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Patents Are Business Tools for CyberTech Companies, Not Trophies

Haaretz Cyber Magazine
June 2016

Cook, Elliot C., Jiron, Darren M.


Authored by Elliot C. Cook and Darren M. Jiron

Like fences or shields, patents exclude the unwanted. For innovative CyberTech companies, the "unwanted" is a competitor who, if unblocked by patents, will copy the innovator’s products—often at much less cost. Preventing this type of otherwise lawful copying is a fundamental purpose of patent protection.

But not all patents have blocking power. Just like fences with gaps, or shields made of papier-mâché, some patents fail to protect key technological pathways or are easily defeated. Such patents are worthless. On the other hand, patents that strategically block the competition and can withstand challenges generate astonishing value, priming a company for an acquisition, an IPO, or long-term success in the market.

CyberTech companies often fail to obtain powerful patents. Commonly, patents are seen as awards for the smart engineer or marketing sparkle to include on a website. This "trophy" approach to patents is almost guaranteed to miss the extraordinary benefits that a strategically developed patent portfolio can provide. Here is where many CyberTech companies go wrong:

Not Taking a Business-First Approach

The innovations that engineers and other technologists produce are critical to success in the competitive and quickly evolving CyberTech market. But patenting what is interesting to a company’s engineers, without considering the company’s business goals, often results in patents that fail to generate company value.

This happens when a company’s executives provide the direction, "We need patents," without more, or an investor wants to "check the patent box." Whatever the cause, letting the technology dictate the patent strategy often results in patents that do not:

  • Protect the company’s revenue streams
  • Cover key features most likely to be copied by competitors
  • Have broad enough coverage to prevent "design arounds" by competitors
Patenting Black-Box Features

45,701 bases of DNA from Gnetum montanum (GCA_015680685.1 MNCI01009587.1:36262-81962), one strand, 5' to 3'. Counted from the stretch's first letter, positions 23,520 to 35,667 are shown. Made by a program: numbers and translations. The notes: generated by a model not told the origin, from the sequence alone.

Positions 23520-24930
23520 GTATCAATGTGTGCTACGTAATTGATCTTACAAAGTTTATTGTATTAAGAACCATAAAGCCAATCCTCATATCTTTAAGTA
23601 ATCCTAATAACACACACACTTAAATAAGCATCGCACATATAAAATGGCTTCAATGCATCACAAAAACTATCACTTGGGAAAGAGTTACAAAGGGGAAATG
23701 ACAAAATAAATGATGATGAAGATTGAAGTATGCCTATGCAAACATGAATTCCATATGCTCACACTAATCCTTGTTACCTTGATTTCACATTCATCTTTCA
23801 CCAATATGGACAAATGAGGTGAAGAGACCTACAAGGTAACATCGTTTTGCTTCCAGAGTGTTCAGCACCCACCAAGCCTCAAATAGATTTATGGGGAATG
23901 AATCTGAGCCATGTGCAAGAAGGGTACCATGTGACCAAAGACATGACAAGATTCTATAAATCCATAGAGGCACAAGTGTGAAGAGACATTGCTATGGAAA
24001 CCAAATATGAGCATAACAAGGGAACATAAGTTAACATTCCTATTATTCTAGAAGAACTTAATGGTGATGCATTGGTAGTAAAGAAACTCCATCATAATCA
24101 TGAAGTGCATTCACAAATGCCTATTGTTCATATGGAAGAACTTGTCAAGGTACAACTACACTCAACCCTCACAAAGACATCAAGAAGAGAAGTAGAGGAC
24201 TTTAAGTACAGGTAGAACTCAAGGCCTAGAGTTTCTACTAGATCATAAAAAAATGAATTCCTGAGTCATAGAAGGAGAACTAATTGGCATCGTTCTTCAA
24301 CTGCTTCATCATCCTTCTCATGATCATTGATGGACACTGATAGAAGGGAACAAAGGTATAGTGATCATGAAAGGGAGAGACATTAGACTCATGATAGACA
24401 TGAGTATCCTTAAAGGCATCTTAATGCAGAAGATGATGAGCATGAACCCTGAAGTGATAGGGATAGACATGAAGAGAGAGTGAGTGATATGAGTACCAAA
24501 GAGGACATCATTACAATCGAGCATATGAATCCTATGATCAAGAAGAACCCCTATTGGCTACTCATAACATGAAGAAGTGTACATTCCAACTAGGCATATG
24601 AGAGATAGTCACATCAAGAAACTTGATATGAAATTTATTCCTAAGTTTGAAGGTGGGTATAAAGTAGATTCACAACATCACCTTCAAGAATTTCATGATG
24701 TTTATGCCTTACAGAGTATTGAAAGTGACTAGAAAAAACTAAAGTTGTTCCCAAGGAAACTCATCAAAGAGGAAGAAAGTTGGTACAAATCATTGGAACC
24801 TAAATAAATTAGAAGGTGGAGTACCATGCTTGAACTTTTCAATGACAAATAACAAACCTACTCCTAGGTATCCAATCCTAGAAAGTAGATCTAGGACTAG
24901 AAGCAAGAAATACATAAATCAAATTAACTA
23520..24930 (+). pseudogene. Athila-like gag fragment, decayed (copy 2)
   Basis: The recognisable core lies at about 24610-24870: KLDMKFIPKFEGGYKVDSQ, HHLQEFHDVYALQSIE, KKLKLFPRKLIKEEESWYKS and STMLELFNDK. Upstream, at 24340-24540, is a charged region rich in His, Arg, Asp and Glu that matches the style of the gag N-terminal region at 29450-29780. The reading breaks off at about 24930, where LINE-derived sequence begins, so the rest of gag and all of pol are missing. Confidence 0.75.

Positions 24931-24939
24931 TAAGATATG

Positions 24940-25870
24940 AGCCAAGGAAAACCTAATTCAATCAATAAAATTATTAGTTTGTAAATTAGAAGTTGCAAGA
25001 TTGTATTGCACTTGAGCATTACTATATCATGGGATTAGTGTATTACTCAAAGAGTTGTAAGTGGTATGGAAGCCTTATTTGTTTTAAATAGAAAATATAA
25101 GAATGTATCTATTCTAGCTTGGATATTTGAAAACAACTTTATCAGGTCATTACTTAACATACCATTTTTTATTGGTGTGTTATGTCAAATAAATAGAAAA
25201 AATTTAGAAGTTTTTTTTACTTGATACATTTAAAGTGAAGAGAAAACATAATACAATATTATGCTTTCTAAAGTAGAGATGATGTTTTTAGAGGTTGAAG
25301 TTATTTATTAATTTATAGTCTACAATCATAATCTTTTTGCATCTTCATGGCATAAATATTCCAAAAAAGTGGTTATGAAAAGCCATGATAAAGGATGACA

Patents directed to unseen, black-box features usually have little value. These patents are aimed, for example, at specific CyberTech algorithms or technologies buried in the depths of source code, rather than features that end users directly interact with or perceive.

Visibility of infringement matters. It makes detecting and proving infringement in court easier and cheaper. When infringement is clear (e.g., apparent from a visual inspection, rather than requiring code review), competitors are less likely to risk building competing products—and if they do, enforcing the patent is dramatically faster, less expensive, and more effective. Identifying infringement of black-box features, however, can be difficult or impossible, which can render a patent valueless or simply too difficult to enforce. In addition, monetary damages and royalties are more readily available for patents covering popular, outward-facing features than those that cover features unknown to customers. As the recent smartphone wars illustrate, patents covering highly visible features of a user interface may be significantly more valuable than patents directed to behind-the-scenes algorithms for driving the features.

Hiding Behind Numbers

Some CyberTech companies take a shotgun approach to patents—hoping to have so many patents that a competitor must infringe at least one. Smart companies and investors know, however, that a patent is only as good as its ability to establish strong blocking positions. Even one patent that effectively prevents a competitor from practicing a key technology generates immeasurably more corporate value than a mountain of patents covering trivial or easily avoidable features. A strategy that is focused on locking up essential features that others will need to compete is both more effective in boosting the bottom line, and less costly, than a scattershot approach to patenting.

Originally printed in Haaretz Cyber Magazine in June 2016. This article is for informational purposes, is not intended to constitute legal advice, and may be considered advertising under applicable state laws. This article is only the opinion of the authors and is not attributable to Finnegan, Henderson, Farabow, Garrett & Dunner, LLP, or the firm's clients.